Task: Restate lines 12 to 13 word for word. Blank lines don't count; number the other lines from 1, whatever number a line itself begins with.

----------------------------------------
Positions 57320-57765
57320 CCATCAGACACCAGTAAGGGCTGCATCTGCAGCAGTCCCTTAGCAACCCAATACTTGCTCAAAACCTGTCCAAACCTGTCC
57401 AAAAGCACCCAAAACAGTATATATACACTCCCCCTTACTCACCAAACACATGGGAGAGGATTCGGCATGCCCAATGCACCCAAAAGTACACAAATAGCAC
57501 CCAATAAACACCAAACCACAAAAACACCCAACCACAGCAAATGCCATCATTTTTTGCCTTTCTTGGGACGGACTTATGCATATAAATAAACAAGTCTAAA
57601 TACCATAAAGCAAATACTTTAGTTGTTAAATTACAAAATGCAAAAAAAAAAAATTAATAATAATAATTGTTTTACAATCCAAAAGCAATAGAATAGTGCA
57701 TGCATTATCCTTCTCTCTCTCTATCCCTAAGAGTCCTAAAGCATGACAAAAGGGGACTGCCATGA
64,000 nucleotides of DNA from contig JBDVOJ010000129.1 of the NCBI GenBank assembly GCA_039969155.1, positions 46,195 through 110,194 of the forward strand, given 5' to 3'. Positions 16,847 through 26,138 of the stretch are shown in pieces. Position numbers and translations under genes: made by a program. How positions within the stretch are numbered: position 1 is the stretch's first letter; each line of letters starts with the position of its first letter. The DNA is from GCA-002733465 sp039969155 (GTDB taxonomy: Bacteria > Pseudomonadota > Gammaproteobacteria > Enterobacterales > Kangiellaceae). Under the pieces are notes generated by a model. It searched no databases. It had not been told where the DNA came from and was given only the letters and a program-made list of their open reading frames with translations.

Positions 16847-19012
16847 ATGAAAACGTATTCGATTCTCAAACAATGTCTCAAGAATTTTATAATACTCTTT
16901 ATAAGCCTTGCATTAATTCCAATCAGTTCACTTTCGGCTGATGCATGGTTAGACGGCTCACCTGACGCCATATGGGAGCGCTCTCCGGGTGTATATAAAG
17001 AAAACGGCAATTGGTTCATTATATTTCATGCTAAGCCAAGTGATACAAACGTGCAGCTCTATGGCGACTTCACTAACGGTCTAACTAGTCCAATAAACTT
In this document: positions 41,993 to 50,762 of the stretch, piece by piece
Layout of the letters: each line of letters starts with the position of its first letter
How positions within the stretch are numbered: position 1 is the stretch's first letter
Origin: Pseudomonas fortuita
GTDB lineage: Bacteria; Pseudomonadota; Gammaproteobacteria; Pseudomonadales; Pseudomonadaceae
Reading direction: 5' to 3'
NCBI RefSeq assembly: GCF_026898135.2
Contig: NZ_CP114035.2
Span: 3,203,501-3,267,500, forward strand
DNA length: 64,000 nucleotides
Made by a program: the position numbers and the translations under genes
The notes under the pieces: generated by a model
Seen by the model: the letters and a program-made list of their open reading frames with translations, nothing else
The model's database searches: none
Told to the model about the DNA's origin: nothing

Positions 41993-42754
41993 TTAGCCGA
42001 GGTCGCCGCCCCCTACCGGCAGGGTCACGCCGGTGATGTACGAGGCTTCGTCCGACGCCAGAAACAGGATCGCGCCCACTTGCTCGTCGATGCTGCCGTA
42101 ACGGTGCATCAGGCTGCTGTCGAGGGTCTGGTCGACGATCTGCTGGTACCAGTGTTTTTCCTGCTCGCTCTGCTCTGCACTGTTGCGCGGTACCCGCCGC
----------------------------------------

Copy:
In this document: positions 41,993 to 50,762 of the stretch, piece by piece
Layout of the letters: each line of letters starts with the position of its first letter